Portion of an online listing for an Airbnb property in Fonthill. VOICE GRAPHIC


Pelham hosts long-delayed public meeting on divisive issue

Special to the VOICE

Pelham Town Council hosted its long-awaited special public meeting on short-term rentals Oct. 22, with staff presenting its official draft plan amendment proposal to deal with yet another global economic and cultural disruption.

Director of Planning and Development Barb Wiens led off the meeting highlighting the draft plan, which included:

-Permitting short-term accommodations in the downtown, “downtown transitional area,” and “good general agricultural” with “specialty agricultural and environmental protection subject to specific policy requirements.”

-Permitting bed and breakfast establishments in residential designations.

The zoning bylaw amendment would seek to:

-Permit a bed and breakfast establishment in a residential zone subject to meeting parking, signage, Ontario building code, fire code, and licensing requirements and being occupied as a principal residence by the owner/operator.

-Permit short-term accommodations in agricultural, special rural, neighbourhood commercial, general commercial and commercial rural zones.

Not surprisingly, most of the public feedback by those in the audience was anti-rental.

Haist Street resident Esther Hougham slammed some of the proposed loopholes, wanting all short-term rentals, be they contemporary Airbnbs or traditional bed and breakfasts, banned outright from residential areas.

“No bed and breakfasts,” she said. “It’s not that our eyes are closed to progress and growth … but we don’t want to have strangers coming in and out next door.”

Hougham then asked Wiens where she lived.

“Pardon me?” the director replied before Mayor Marvin Junkin interjected and said Wiens didn’t have to answer. “That’s not a good question,” he said.

“It’s not a good question, but it is an important point to the people who do live here,” Hougham responded.

Ward 2 Councillor Ron Kore asked Wiens about how short-term rentals would be zoned, erroneously referring to Pelham as a “single-dwelling community.”

“We don’t define a ‘single-detached’ community,” Wiens replied, explaining that there are currently three residential zonings in the Town.

“I wouldn’t want [short-term rentals] beside me or my house,” Kore said, to boisterous applause from the public gallery.

Another woman, Pat, told council that she prefers “peace, quiet and familiar faces.”

Staff reported that approximately 20 short-term rental properties are operating in Pelham today, with about half being the traditional bed-and-breakfast types.

Cory Ziraldo of the Lookout Residents Group said his concern is unlicensed Airbnbs —which he said are prevalent in his neighbourhood because of the newer construction of the homes.

“We still have to deal with the ones who don’t get a licence,” he said, differentiating them from bed-and -breakfasts, which are traditionally small businesses.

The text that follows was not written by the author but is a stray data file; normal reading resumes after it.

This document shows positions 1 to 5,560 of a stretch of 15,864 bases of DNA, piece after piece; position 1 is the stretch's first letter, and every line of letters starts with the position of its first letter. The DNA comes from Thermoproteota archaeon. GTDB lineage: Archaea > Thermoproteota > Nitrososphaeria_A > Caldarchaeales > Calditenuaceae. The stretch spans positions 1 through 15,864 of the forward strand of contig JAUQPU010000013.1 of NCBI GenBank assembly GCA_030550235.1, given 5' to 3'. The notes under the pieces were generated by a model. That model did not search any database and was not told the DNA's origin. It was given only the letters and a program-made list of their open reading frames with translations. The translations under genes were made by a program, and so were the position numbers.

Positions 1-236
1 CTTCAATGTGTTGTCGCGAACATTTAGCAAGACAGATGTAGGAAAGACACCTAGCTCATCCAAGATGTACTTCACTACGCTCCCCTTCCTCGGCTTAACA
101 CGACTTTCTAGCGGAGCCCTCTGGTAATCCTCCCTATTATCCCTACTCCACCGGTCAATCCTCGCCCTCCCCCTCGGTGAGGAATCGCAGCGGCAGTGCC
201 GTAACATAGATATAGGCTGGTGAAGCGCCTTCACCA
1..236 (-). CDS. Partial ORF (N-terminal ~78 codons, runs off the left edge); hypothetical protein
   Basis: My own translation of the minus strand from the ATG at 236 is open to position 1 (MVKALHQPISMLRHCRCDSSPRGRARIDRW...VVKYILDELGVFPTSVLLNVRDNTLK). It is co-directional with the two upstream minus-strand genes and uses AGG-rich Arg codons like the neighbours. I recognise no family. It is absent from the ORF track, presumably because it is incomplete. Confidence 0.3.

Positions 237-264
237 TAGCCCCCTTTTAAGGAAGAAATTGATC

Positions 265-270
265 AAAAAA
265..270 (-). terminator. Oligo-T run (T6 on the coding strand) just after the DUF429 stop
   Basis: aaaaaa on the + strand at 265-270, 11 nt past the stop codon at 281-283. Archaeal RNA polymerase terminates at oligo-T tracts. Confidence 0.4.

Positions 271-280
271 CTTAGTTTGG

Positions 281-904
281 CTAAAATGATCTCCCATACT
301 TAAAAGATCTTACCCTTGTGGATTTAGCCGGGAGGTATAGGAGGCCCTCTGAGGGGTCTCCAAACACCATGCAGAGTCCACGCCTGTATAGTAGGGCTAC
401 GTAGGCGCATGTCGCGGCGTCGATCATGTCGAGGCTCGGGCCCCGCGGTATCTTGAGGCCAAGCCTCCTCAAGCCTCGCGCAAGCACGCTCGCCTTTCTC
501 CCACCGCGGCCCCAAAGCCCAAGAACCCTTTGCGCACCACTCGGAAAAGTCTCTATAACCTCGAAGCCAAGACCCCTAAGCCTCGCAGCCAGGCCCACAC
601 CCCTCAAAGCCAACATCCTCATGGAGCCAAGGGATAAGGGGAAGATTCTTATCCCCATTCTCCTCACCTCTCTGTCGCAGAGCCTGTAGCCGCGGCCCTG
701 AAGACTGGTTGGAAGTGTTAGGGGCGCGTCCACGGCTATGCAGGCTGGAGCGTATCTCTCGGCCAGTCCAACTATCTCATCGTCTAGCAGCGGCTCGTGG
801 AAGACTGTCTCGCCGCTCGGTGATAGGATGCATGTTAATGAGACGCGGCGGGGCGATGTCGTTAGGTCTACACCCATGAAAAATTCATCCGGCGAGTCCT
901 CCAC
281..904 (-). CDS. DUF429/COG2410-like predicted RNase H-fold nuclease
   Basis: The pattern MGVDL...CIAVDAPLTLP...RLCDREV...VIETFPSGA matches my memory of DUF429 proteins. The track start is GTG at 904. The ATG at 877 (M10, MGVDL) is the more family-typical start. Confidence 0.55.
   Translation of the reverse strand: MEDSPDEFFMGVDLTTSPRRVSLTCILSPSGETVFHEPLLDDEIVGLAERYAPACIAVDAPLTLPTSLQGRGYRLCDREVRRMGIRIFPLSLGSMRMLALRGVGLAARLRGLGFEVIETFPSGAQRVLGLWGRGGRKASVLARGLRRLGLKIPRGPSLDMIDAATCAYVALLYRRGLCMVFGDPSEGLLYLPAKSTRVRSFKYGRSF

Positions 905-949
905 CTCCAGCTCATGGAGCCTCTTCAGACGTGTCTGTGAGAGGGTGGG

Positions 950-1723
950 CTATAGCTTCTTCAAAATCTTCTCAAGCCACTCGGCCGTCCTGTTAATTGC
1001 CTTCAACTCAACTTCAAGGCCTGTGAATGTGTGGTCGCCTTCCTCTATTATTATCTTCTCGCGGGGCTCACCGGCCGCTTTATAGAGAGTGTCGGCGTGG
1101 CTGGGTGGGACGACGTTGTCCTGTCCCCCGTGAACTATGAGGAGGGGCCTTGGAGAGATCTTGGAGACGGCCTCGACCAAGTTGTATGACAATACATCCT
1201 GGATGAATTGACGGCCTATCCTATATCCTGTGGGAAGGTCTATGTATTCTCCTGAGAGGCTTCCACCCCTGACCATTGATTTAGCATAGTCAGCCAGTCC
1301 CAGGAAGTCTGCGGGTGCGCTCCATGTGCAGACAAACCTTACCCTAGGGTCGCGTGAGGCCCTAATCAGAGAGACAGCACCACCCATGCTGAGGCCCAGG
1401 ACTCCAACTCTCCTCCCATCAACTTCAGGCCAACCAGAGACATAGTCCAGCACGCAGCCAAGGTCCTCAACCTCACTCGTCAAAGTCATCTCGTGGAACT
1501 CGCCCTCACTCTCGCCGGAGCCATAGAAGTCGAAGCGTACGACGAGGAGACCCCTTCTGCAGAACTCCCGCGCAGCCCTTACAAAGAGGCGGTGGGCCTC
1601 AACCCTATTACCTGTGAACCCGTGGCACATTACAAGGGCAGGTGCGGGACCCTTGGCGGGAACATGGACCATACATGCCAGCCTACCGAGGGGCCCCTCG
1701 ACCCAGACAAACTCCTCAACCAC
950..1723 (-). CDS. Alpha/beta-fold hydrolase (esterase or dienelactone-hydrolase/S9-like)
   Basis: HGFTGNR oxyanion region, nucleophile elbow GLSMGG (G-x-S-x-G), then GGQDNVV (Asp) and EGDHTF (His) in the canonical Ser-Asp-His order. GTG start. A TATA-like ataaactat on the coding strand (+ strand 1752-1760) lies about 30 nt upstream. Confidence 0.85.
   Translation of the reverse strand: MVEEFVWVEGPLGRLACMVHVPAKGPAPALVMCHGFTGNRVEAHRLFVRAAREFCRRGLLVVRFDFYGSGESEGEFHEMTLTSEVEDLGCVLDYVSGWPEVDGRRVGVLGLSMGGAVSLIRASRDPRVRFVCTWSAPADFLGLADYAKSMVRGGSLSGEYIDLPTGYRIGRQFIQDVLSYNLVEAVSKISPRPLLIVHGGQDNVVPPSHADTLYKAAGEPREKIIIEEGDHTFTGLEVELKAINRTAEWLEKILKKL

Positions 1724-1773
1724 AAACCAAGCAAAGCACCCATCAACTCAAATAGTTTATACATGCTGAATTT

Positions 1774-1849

“If council were to pass a licencing bylaw, then all businesses would be required to have a licence,” said Wiens. “Whether they are new or existing they would require a licence and the fees would be to cover administrative costs, they would not be a punitive amount.”

That brought up the topic of enforcement once the new rules are in place.

“It’s one thing to pass a bylaw, it’s another to enforce it,” Junkin said, adding that the next budget has requested the hiring of an additional bylaw enforcement officer.

“I’m not going to promise you that everything is going to be sunshine and roses here,” Wiens replied to the Mayor. “But … when these operators realize you are out there doing enforcement regularly and consistently, you start not to have the problems.”

Town CAO David Cribbs said that enforcement is essentially a moot point, because it’s going to be needed whichever way is decided on.

“When we do come to a decision, the enforcement issue is the same whether you ban them or allow them everywhere,” Cribbs said. “There’s no outcome here that doesn’t require more enforcement … there’s a shameless plug [for a new bylaw officer].”

The only member of the public to speak in favour of short-term rentals was Lindy, a younger woman who said she runs an operation in an agricultural zone of Pelham and has welcomed visitors from as far away as Australia. Her main concern was whether new regulations would protect operations like hers through grandfathering.

“Is there going to be some grandfathering for these people who haven’t had a problem?” she asked. “Pelham is growing, the population is going to rise. The downtown is not what it used to be. I think it’s a good source of income for certain folks. I just think we’ve put such a hex on these [short-term rentals]. I want to speak for the people who have been doing it well.”

She also hoped that licensing fees would be reasonable.

“Pelham is not the tourist destination that Niagara-on-the-Lake is,” she said. “We shouldn’t have the same fees.”

A man named Chuck Miller, who identified himself as a former municipal planner, echoed her concerns about grandfathering, although in Miller’s case it appeared to be because he has a neighbour on Baker Place in Fonthill renting out their house as an Airbnb.

Wiens responded that it seems grandfathering would be allowed.

“We have had discussions with legal counsel,” she said. “The indication is that … existing ones are grandfathered under zoning, not licensing.”

Kore also asked Wiens about taxation on the properties.

“Typically in other municipalities, their impact does imply a surcharge to the residential dwelling to adjust for the fact it is an income-generating property,” she said.

Public input will be gathered until November 30. Residents are encouraged to submit their opinions to: shorttermrental@pelham.ca